Five Buildings That Exemplify Sarasota School Architecture

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Author: Bob Plunket


For a quick introduction to Sarasota School architecture, check out these five buildings:

Sarasota City Hall Jack West

City Hall. 1565 First St., designed by Jack West. Go inside and walk around the gardens. They are an integral part of the building. Check out the humorous sculpture Nobody’s Listening by Jack Cartlidge, depicting the city commissioners.

Hiss Studio Tim Seibert Sarasota

The Hiss Studio. 1310 Westway Drive, Lido Shores, designed by Tim Seibert. An early example of the Sarasota School style, and still the most elegant house in town. The surrounding neighborhood has a great selection of modern homes, some dating back to the 1950s, others brand-new. Be sure to take a good look at the Umbrella House by Paul Rudolph, next door at 1300 Westway.

Guy Peterson architecture

8011 Longbay Blvd., designed by Guy Peterson. Built 15 years ago, this spectacular home is a more modern take on the style. A powerhouse of glamour and style, it dominates its more sedate neighborhood.

Lu Andrews house Sarasota

Lu Andrews House. Built in 1959 by Ralph Twitchell—”father” of the Sarasota School—for his secretary, Lu Andrews. Tiny (around 900 square feet) but perfect, and perfectly restored to exactly the way it was built. It’s located at the end of Lowe Drive, right off the Trail at more or less 16th Street. Also check out the view from Tahiti Parkway, where the rear of the house overlooks a pretty pond.

Walker Guest House Sanibel

The Walker guest house. Yes, it’s on Sanibel, but worth the drive—it’s near the dead end of West Gulf Drive. Paul Rudolph’s first independent commission (1952) and said to be his favorite. Just 24 feet square, it may be the perfect Florida beach house.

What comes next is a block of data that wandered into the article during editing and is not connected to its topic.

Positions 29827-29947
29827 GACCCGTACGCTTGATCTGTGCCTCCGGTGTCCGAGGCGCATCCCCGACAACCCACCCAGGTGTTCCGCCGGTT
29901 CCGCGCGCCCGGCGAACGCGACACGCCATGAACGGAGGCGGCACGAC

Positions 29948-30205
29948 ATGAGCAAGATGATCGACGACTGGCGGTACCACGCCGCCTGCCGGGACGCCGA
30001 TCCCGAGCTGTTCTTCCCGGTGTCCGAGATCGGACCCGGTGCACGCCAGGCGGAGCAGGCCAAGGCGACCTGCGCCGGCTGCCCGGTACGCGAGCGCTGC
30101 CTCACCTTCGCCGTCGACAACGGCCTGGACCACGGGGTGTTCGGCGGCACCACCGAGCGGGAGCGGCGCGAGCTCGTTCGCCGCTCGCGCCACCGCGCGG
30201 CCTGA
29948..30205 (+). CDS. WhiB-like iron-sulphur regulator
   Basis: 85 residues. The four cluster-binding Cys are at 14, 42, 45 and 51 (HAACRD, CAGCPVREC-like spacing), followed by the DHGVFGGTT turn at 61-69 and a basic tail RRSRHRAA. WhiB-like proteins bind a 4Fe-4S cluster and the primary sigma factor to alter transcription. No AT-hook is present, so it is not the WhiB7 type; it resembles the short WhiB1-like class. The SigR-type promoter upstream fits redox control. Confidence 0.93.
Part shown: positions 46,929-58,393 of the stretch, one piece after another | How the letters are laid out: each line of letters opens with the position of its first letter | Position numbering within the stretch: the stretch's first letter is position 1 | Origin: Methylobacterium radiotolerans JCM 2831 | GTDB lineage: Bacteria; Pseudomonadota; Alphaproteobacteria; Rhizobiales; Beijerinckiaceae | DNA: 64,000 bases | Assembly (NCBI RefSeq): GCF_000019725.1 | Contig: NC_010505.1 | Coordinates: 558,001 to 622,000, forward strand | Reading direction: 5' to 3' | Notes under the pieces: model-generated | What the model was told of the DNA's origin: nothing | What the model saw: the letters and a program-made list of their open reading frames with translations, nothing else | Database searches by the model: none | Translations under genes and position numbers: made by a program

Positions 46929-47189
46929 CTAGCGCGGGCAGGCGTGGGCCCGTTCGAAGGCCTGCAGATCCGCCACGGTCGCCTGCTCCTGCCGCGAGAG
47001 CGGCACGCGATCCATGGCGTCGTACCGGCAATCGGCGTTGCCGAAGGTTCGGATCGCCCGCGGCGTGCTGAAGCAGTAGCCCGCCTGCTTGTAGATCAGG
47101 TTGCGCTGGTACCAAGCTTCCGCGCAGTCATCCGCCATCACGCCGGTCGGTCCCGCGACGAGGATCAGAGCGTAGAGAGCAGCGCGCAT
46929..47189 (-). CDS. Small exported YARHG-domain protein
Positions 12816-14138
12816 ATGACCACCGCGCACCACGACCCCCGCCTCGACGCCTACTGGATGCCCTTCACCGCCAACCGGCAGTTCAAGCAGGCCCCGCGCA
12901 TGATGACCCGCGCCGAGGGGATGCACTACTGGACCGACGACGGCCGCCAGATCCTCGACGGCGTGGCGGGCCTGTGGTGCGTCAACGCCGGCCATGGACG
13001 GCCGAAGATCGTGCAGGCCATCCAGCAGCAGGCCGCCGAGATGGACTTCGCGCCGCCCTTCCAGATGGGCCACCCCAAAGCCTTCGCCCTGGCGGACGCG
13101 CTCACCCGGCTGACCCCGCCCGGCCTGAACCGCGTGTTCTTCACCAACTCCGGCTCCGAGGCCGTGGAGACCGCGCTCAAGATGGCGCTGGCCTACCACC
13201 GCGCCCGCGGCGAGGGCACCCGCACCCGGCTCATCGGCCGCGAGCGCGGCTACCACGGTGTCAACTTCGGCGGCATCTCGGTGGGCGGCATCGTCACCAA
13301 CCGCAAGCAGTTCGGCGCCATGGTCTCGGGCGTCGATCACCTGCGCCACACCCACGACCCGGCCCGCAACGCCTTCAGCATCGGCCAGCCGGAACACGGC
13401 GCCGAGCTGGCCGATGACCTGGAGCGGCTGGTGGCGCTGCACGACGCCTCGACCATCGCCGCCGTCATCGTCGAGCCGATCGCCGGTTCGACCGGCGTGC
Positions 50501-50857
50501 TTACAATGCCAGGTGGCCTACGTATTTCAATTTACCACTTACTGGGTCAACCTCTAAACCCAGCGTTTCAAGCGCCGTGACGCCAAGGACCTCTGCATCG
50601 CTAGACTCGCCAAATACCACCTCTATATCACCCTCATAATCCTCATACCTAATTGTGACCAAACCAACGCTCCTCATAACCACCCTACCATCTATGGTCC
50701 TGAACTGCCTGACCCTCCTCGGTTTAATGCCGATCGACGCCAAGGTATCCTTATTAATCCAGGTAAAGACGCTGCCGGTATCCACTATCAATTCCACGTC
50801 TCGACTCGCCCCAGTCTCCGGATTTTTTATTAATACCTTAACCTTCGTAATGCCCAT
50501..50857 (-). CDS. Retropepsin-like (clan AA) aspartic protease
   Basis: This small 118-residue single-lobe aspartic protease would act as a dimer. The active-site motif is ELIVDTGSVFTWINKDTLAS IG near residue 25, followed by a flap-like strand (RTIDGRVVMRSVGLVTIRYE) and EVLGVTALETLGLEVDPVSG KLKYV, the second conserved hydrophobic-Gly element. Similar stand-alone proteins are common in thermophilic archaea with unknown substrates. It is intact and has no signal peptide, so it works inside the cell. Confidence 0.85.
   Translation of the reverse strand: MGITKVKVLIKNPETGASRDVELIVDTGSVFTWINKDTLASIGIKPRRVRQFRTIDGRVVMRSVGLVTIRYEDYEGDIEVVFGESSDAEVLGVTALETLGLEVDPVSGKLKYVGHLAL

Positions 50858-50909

St. Paul’s Lutheran Church. 2256 Bahia Vista St. Victor Lundy brought a sweeping fluidity to the Sarasota School, particularly in the famous group of churches he designed here and in Venice. St. Paul’s Lutheran (1958) shows a Gothic inspiration, both in the sanctuary and Fellowship Hall. Concrete exterior with a warm wooden interior.

If you’d like to learn more about Sarasota School architecture, stop by the Ringling Museum of Art’s Searing Wing to see the current exhibition on this historic design movement. The Sarasota School of Architecture continues through Oct. 27. For more info, 359-5700 or ringling.org. You can also contact the Sarasota Architectural Foundation (SAF) at safsrq.wordpress.com or the new Center for Architecture Sarasota (CFAS) at cfasrq.org. Both offer membership, information and special events.

Click here to read more about Sarasota’s treasure trove of mid-century modern architecture. >>

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